IRS Offers Four Steps for Hurricane Protection

By Ken Berry
 
Now that hurricane season is arriving, the IRS has posted fair warning to taxpayers who may be affected by natural disasters and is encouraging both individuals and businesses to take the appropriate steps to safeguard themselves against a potential catastrophe (IR-2013-56, 5/29/13).
 
What should you do? Pass along this important information to clients who reside in traditional danger zones. The IRS suggests that taxpayers take the following steps:
 
1. Create backup electronic records. Start by keeping a set of backup records in a safe place far away from the original set. It's now easier to keep backup records – for example, bank statements, tax returns, insurance policies, etc. – because many financial institutions provide statements and documents electronically. Also, much of the financial information is available online. Even if the original records are only provided on paper, they can be scanned into an electronic format. With documents in electronic form, taxpayers may download them to a backup storage device, such as an external hard drive, or burn them to a CD or DVD.
 
2. Document valuables. Another step a taxpayer can take to prepare for disaster is to photograph or videotape the contents of his or her home, especially those items of higher value. The IRS has a disaster loss workbook, Publication 584, which can help you compile a room-by-room list of belongings. In addition, taking photographs can help prove the market value of items for insurance and casualty loss claims. The photos should be stored with a friend or family member who lives outside the area.
 
3. Update emergency plans. Emergency plans should be reviewed annually. Personal and business situations often change over time as do the needs for preparation. When employers hire new employees, or when a company or organization changes functions, you should update the plans accordingly. Don't forget to inform employees about any changes.
 
4. Check on fiduciary bonds. Employers who use payroll service providers should ask the provider if it has a fiduciary bond in place. The bond may protect the employer in the event of default by the payroll service provider.
 
If a hurricane strikes, taxpayers can call (866) 562-5227 toll free to speak with an IRS specialist trained to handle disaster-related issues. Back copies of previously filed tax returns and all attachments, including Forms W-2, can be requested by filing Form 5406, Request for Copy of Tax Return. Alternatively, transcripts showing most line items on these returns can be ordered by calling (800) 908-9946 or by using Form 4506T-EZ, Short Form Request for Individual Tax Return Transcript, or Form 4506-T, Request for Transcript of Tax Return.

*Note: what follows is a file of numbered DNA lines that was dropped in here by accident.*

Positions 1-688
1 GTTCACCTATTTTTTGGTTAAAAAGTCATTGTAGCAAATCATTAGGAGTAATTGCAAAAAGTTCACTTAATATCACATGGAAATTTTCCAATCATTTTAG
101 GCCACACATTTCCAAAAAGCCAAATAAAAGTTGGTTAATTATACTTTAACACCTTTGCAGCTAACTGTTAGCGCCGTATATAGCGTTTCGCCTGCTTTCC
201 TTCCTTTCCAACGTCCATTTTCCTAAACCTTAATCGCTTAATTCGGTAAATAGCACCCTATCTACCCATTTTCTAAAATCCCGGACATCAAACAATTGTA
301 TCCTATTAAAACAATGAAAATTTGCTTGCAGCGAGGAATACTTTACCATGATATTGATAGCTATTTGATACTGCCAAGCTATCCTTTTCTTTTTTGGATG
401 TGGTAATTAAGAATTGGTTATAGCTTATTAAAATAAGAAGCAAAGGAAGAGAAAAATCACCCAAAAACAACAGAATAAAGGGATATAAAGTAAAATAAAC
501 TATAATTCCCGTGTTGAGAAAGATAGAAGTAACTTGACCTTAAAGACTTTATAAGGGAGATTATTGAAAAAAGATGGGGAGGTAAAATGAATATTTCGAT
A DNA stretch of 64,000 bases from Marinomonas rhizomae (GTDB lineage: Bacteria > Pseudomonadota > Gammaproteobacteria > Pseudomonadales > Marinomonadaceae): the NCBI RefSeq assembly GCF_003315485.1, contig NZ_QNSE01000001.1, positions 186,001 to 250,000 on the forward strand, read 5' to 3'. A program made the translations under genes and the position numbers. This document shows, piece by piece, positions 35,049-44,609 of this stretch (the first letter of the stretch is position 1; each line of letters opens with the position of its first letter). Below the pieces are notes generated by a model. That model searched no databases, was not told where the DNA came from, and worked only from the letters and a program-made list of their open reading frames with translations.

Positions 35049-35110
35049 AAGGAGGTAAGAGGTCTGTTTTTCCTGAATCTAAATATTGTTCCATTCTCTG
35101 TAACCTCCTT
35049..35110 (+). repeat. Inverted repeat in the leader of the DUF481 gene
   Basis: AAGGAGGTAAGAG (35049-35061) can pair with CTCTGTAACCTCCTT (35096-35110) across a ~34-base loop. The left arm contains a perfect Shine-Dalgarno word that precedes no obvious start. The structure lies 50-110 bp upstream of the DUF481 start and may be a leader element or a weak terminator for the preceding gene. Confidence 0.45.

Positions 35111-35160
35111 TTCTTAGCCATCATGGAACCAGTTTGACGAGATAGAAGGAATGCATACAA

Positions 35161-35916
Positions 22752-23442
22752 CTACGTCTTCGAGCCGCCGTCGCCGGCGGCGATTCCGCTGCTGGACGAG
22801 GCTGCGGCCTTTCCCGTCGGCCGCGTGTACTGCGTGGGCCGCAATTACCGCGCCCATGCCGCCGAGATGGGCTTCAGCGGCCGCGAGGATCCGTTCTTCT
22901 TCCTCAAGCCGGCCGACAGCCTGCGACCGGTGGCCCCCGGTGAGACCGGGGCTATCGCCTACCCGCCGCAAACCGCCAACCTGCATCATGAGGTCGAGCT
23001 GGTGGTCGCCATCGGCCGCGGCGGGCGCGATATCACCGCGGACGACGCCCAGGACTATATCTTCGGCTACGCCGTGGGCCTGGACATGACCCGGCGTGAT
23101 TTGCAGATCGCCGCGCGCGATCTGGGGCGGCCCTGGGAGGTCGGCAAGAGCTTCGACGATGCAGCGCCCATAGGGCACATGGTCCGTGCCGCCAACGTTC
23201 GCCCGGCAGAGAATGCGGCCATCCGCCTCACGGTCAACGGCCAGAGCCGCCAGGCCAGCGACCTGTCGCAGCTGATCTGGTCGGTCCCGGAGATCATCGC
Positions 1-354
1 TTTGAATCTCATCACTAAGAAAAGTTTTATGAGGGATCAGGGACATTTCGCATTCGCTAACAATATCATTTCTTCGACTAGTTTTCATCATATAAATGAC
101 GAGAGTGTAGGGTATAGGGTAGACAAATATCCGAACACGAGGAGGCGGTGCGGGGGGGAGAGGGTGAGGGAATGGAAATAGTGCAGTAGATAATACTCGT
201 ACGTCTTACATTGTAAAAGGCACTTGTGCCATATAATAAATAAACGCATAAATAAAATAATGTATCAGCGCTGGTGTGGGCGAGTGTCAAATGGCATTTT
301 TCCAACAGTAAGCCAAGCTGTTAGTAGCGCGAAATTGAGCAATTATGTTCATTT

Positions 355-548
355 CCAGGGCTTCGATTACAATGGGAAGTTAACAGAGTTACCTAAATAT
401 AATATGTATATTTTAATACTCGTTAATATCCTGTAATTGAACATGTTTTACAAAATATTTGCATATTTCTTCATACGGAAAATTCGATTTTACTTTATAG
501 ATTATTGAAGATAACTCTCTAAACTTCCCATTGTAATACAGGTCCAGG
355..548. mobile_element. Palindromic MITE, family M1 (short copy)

Related articles:
 

You may like these other stories...

Federal judge tosses IRS lawsuitsBernie Becker of The Hill reported that a federal judge sided with the IRS on Thursday, tossing out two lawsuits filed against the tax agency over its improper scrutiny of Tea Party groups...
Amidst the dark clouds hovering over the IRS this year—ranging from the lingering Tea Party scandal to other improprieties to damaging budget cuts—at least there's a ray of sunshine in a new report from the...
SEC, Big Four Chinese affiliates make progress in talks over audit documentsMichael Rapoport of the Wall Street Journal reported that the US Securities and Exchange Commission (SEC) and the Chinese affiliates of the Big Four...

Already a member? log in here.

Upcoming CPE Webinars

Oct 30Many Excel users have a love-hate relationship with workbook links.
Nov 5Join CPA thought leader and peer reviewer Rob Cameron and learn ways to improve the outcome of your peer reviews while maximizing the value of your engagement workflow.
Nov 12This webcast presents basic principles of revenue recognition, including new ASU 2014-09 for the contract method. Also, CPAs in industries who want a refresher on revenue accounting standards will benefit.
Nov 18In this session Excel expert David Ringstrom, CPA tackles what to do when bad things happen to good spreadsheets.